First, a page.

By Stefanie Tomlin and Eboni Wilson
2020 has been a year of landmines. In February, a young Black man, Ahmaud Arbery, was murdered while jogging in Georgia. We watched him get shot over and over on the news. Next, a worldwide pandemic hit. So, in March, we braced for what some thought would be a short shutdown of our businesses and social lives due to a novel Coronavirus, COVID-19. That same month, we heard about a young Black woman who was killed in her home by police. Though, the story of Breonna Taylor’s murder was given very little credence or attention by those outside of the Black community until May when we watched the life drain from George Floyd’s body for 8 minutes and 46 seconds as he called out for his mother, who had already preceded him in death. Next, we watched strangers, friends, our companies, and other corporations nation-wide stumble through recognizing the value of Black lives publicly for the first time. We were called upon to use our Black voices as shields, as resources, as tools, and as currency. 2020 has been a year of landmines.
So, when we reached out to our IAVM family in May, we were overwhelmed and looking for community and support as we navigated through the minefield. We were looking for information and different perspectives on shared experiences. We were looking for solutions. We were looking for a safe harbor. At a time when we were being asked to be a resource, we were looking for resources at IAVM, and there were none that were tailored for us. So, we did what we always do, we made one for ourselves.
Community matters. We know that because we feel it at every conference, on every zoom call, at every VMS. We say to ourselves, “These are my people. My venue people. My Ops people. My (insert industry sector) people!” We celebrate when we get together. We feel understood. But, underrepresented populations within IAVM have to put in an extra layer of effort in these rooms. Sometimes, that effort is working to offset conscious or unconscious biases that we experience or that we have with non-BIPOC counterparts. Sometimes, it’s dealing with micro-aggressions. Sometimes, it’s navigating patriarchy and sexism. Sometimes it’s the simple fact that our traumas are not taken into account in the workplace. To that end, there’s a lack of formalized communities within which we can commiserate with people who have had proximity to things we’ve been through. Beyond representation, it’s about having a group of people that understand what it’s like to be on the outskirts. It’s important to have a space where you don’t have to code-switch, you can let your guard down, you can be raw and not feel judged. It’s a space where you can talk about your specific intersectionality. We are building a space where we can lay our armor down at the door and get to the business of how we show up as our best selves and do our best work.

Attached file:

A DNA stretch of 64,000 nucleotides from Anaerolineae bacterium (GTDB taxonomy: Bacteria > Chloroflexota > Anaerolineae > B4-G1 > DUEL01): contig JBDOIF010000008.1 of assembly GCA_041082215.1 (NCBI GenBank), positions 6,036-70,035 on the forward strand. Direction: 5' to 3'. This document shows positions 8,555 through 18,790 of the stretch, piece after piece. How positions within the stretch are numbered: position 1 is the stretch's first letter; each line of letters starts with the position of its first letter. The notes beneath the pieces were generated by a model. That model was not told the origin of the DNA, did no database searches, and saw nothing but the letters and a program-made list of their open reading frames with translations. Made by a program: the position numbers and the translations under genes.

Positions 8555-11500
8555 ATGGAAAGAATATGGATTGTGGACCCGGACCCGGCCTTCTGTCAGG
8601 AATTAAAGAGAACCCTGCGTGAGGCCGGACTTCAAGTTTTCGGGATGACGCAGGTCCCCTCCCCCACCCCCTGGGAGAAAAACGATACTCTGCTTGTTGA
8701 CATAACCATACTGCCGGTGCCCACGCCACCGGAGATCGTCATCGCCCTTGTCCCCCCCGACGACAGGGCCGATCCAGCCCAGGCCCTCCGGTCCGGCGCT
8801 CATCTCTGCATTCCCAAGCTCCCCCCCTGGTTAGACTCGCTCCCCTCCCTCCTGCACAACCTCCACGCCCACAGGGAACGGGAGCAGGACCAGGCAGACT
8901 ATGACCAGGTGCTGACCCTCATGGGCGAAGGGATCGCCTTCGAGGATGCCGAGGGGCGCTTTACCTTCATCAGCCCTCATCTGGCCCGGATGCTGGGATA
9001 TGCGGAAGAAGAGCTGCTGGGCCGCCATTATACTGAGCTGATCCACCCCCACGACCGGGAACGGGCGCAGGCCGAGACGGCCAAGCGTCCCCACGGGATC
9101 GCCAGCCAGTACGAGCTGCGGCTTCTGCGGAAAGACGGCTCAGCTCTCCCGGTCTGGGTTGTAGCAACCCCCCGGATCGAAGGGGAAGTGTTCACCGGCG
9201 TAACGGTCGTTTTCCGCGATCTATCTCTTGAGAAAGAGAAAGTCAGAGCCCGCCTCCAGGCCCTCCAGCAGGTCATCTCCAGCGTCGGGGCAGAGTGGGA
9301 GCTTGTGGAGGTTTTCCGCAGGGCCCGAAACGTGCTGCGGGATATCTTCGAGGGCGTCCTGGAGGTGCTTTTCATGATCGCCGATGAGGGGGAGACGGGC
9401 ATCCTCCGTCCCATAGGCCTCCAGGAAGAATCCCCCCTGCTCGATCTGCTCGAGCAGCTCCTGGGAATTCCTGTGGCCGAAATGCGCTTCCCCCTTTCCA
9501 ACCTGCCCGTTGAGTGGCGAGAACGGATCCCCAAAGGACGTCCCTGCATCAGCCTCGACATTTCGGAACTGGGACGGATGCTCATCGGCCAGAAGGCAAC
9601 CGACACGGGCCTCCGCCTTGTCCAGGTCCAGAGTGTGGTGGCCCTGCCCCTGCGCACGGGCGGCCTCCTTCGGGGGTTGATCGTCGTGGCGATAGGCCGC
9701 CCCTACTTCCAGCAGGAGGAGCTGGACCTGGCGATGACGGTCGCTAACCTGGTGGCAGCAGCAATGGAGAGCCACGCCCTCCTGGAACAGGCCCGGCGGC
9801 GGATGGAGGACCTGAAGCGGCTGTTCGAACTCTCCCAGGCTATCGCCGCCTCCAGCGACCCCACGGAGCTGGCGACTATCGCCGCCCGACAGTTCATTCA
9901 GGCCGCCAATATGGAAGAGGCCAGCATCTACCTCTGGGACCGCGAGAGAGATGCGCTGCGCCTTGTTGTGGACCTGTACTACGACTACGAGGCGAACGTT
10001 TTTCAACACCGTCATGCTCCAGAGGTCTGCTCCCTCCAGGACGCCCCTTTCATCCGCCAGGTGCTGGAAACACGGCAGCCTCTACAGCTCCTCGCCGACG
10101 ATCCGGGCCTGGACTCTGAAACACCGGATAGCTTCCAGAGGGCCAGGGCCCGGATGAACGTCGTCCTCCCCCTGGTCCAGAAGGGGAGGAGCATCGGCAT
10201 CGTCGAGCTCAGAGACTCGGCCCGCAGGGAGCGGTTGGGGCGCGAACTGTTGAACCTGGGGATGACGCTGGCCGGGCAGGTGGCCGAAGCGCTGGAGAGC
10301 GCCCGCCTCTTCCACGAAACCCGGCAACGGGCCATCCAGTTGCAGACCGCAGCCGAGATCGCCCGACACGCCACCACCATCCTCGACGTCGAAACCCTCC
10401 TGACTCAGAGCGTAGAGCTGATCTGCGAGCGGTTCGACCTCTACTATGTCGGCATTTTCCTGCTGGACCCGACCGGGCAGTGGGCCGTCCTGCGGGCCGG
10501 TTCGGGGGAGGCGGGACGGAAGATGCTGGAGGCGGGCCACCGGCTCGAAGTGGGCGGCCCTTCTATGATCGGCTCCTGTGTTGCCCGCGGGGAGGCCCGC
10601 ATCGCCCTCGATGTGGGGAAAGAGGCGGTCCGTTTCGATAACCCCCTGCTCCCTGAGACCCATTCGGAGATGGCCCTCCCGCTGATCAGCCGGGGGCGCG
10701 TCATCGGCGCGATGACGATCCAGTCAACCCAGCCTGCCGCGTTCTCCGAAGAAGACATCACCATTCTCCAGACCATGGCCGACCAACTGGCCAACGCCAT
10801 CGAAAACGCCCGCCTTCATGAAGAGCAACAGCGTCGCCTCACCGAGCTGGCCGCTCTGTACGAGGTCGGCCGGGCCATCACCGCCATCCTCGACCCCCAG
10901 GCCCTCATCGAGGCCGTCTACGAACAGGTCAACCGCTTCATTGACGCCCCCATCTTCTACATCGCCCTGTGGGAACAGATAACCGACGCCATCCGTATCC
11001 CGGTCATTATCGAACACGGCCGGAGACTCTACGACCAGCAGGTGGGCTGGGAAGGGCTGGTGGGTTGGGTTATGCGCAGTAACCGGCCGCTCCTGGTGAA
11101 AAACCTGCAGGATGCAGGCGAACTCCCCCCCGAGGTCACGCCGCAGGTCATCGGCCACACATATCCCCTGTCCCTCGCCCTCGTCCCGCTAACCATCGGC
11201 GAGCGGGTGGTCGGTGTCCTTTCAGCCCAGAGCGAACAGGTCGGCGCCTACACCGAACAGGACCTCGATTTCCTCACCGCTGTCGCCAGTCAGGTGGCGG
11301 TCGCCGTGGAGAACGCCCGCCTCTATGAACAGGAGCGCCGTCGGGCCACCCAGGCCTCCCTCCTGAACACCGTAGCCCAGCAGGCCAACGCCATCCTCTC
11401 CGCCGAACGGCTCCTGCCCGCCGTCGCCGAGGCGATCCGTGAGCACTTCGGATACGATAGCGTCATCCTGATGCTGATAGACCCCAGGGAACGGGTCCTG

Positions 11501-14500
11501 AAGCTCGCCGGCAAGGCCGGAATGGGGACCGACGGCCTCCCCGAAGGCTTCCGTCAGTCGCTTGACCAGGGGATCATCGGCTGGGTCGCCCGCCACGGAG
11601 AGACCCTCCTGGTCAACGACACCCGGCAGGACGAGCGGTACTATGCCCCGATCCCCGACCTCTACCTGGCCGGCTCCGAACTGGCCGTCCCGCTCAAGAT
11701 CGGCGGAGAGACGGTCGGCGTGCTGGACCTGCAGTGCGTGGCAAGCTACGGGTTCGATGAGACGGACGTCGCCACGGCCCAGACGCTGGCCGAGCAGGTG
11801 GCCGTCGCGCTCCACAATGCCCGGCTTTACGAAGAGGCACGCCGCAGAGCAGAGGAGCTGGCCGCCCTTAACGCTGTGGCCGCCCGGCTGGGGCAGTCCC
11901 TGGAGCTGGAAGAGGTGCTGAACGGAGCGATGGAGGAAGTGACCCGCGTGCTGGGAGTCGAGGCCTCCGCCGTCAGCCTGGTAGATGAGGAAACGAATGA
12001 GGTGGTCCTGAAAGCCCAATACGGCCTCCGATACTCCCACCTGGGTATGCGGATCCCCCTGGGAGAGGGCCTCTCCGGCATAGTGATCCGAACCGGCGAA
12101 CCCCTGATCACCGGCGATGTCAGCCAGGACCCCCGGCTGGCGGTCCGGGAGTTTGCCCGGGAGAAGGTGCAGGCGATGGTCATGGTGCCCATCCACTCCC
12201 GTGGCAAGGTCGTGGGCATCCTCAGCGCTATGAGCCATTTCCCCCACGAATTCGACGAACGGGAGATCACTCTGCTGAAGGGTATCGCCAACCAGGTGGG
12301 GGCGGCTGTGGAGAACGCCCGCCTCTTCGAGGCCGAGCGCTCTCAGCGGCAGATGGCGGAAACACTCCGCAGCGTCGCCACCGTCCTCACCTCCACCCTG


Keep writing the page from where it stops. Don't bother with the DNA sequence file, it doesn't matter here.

Right now, it’s more important than ever to perform at a high level professionally. Community helps to facilitate that effort. To that end, reached out to the Diversity and Inclusive Leadership Committee regarding the creation of a Resource Group. Today we are speaking as Black women and venue professionals, so we started with the Black Resource Group. We know that there are other communities that are underserved in IAVM for whom we cannot speak, so we thought it prudent to expand our scope and co-found the Minority Resources Group as an umbrella for any group that self-identifies as underserved. Some cannot choose how they show up in the world, and that is why it’s important to empower people to find community themselves within the IAVM ecosystem.
The purpose of this group is to be a catalyst within IAVM and the industry at large. Our goal is to replace barriers with bridges and break glass ceilings by gathering and discussing the ways in which we can empower the underrepresented groups within the industry. We will utilize the insights from this group to become change agents for ourselves and create needed change throughout our industry. It is also our sincere desire to create a safe space for these groups and create a community that will lend its voice within the entertainment industry. This Friday, July 31 at 4:30 pm eastern, we will be holding our first-ever Black Resource Group meeting via Zoom. If you identify as BIPOC, we hope you will join us. If you have any questions, we hope you will reach out to us directly. We love questions.
We’re very grateful for all of the support we’ve received so far from our allies within IAVM. We hope that others are inspired to let their voices be heard and will consider joining the Minority Resources Group to found a safe space of your own. We’ll be here to let you know what we learn as we navigate this new venture.
Stefanie Tomlin is General Manager of Kings Theatre, an Ambassador Theatre Group venue, in Brooklyn, New York, and Eboni Wilson is Director, Guest Services, MGM Resorts, in Las Vegas, Nevada.